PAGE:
ZHP: Unlosing Ranger vs Darkdeath Evilman is quite the video game. Its comedic setting and storyline masks a deep, richly-rewarding strategy role-playing game that is, in some ways, remains just as fresh as it felt back in 2010.
A niche title even within the inherently niche catalog of Nippon Ichi RPGs, ZHP's launch flew past the vast majority of Western players back then. But, with the arrival of Prinny Presents Volume 2, the Unlosing Ranger has been given a new lease on life. With all the inevitable newfound fans in mind, we'd like to paint you a picture of what to know going into one of NIS' quirkiest and most beloved games.
And so we shall.
It's An Early Roguelike
Long before games like Darkest Dungeon were pulling in millions of fans, ZHP: Unlosing Ranger vs Darkdeath Evilman challenged players to traverse its intricate maps with the ever-creeping fear that death meant a permanent loss of progress. ZHP is relatively forgiving, mind you — it has more in common with, say, a Pokemon Mystery Dungeon title than Crypt of the Necrodancer. But you must be prepared for sacrifice.
The other primary aspect of roguelikes is the heavy usage of randomly-generated content. Indeed, no full-fledged stage-by-stage walkthroughs exist for ZHP for precisely this reason. Every traipse you take through every dungeon in this game will be unique from anybody else's. There are core concepts, of course. Only a certain number of enemies will pop up in any given scenario, for example. But prep yourself for a scrambled experience, session after session!
Come For the Story, Stay For Everything Else
ZHP: Unlosing Ranger vs Darkdeath Evilman tells a cute story. It's funny. It's honestly pretty inspiring. And, in true Nippon Ichi fashion, it's quirky and filled with spunky characters who will either defy stereotypes or eagerly embrace them.
There's another thing that binds most Nippon Ichi RPGs together: the story is a small slice of the proverbial pie. The developers have a good time building up the plot, sure, but it will be over in a matter of hours if you blitz through it. Why, then, do folks claim ZHP offers hundreds of hours of gameplay?
You'll be running through the story several times, for starters, gaining in strength until even the final boss is cake. You'll have the opportunity to participate in special dungeons, recruit unique characters, explore offbeat scenarios, and generally just have a good time soaking in ZHP's "optional content." Which is, as you can see, the meat of the game.
You're Always Level One (Except When You Aren't)
Every trip through every dungeon starts you off at Level One. That's painful, right? It's tough to see. It can be downright demoralizing. Except it's really not so bad after all, because you'll acquire permanent stat gains outside of dungeons.
This is how it works. When you're not engaged in the various maps, you'll have an overall level that can climb into the thousands. No need to panic, then! All that hard work on your 200-hour save file has clearly paid off. It's just that, even then, the next time you hop into combat you'll push from the lowest possible player level up into the dozens or hundreds. This level contributes to your overall level, but it restricts you from being quite so godlike at the start of each journey.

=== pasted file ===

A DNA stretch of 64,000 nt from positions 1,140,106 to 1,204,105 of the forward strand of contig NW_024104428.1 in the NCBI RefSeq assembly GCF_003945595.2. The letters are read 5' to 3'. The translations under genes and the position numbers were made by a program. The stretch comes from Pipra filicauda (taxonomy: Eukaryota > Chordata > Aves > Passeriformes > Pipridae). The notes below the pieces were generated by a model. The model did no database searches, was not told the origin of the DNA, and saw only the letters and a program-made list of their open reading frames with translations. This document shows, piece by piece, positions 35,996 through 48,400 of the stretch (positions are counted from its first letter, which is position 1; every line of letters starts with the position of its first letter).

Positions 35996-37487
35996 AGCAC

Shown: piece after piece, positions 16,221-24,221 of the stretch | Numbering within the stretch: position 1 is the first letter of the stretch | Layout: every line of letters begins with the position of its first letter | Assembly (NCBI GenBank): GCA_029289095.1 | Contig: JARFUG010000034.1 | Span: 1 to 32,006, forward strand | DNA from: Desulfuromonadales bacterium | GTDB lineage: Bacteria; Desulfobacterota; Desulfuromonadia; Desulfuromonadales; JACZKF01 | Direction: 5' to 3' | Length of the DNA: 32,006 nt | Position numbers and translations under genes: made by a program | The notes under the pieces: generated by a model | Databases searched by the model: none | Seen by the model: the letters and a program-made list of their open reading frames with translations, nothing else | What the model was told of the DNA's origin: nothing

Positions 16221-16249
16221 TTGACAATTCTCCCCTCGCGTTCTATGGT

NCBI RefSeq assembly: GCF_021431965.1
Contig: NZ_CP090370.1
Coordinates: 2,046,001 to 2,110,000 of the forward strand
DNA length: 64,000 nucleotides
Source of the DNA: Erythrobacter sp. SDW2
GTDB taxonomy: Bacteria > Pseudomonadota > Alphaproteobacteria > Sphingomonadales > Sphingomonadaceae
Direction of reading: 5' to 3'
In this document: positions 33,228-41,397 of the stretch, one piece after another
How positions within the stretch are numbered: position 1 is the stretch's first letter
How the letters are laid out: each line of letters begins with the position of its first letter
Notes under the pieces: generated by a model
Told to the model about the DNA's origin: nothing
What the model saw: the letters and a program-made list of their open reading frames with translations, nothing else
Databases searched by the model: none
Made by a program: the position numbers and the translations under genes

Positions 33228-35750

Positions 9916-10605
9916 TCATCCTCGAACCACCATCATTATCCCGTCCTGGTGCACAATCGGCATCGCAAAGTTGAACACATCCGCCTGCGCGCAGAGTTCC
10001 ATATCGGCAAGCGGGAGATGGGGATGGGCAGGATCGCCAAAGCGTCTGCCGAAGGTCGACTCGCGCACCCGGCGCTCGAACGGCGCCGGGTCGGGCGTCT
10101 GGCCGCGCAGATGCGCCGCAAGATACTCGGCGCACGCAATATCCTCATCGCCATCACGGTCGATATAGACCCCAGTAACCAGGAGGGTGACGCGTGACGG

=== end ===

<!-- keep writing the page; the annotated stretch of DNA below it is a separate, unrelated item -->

Each time you enter a dungeon, your Unlosing Ranger will have a set amount of energy ("EN") listed beneath his HP bar. This depletes bit by bit. For the exact science, know that one percent is sucked away for every five steps you take. More rigorous actions will spend a greater amount, whilst recovery techniques like No Pain, No Gain will slow its usage.
Energy is vital. When you're out, you're out. You're done with the dungeon and deposited back home. For that reason, you must think through every movement you make on longer floors, especially in postgame content. ZHP is generous to a point in this regard, but again, only to a point.
All Items Are Conditional
Be it a shiny new helmet or a medicinal herb, every item you'll come across in ZHP: Unlosing Ranger vs Darkdeath Evilman has an assigned condition ranging from above 100 to flat zero. The lower the number, the worse it is for wear, leading to diminishing returns. The herb won't heal as well. The helmet won't protect you. And yes, that delightfully sharp sword will feel more like a thorn in your enemy's back than the piercing blade it ought to be.
There's a cool flip side to all this. All these trinkets gain bonuses when their durability is above 100, effectively transforming them into more powerful versions. Keep an eye on their upkeep and those blades won't just pierce. They'll downright dismember.
Learn to Love the Shadowgram
The Shadowgram is… complicated. There have been players who have done their best to skip the gameplay system entirely, only dabbling when necessary. It's difficult to explain why this happens, so instead, we'll offer an analogy. Imagine, if you will, that Final Fantasy 10's Sphere Grid wasn't remotely linear, but rather, webbed off in every direction. If you've played that game, you might get where we're coming from. If you haven't, maybe just trust us on this one.
But the Shadowgram is critical to maxing out your stats. In fact, it's necessary for coming anywhere close. If you wish for the Unlosing Ranger to live up to his name, learn to love this strange mechanic. Besides, it's pretty cool, right? It's like you're upgrading your exoskeleton beat by beat or something. Surely, that's worth the somewhat convoluted price of admission.
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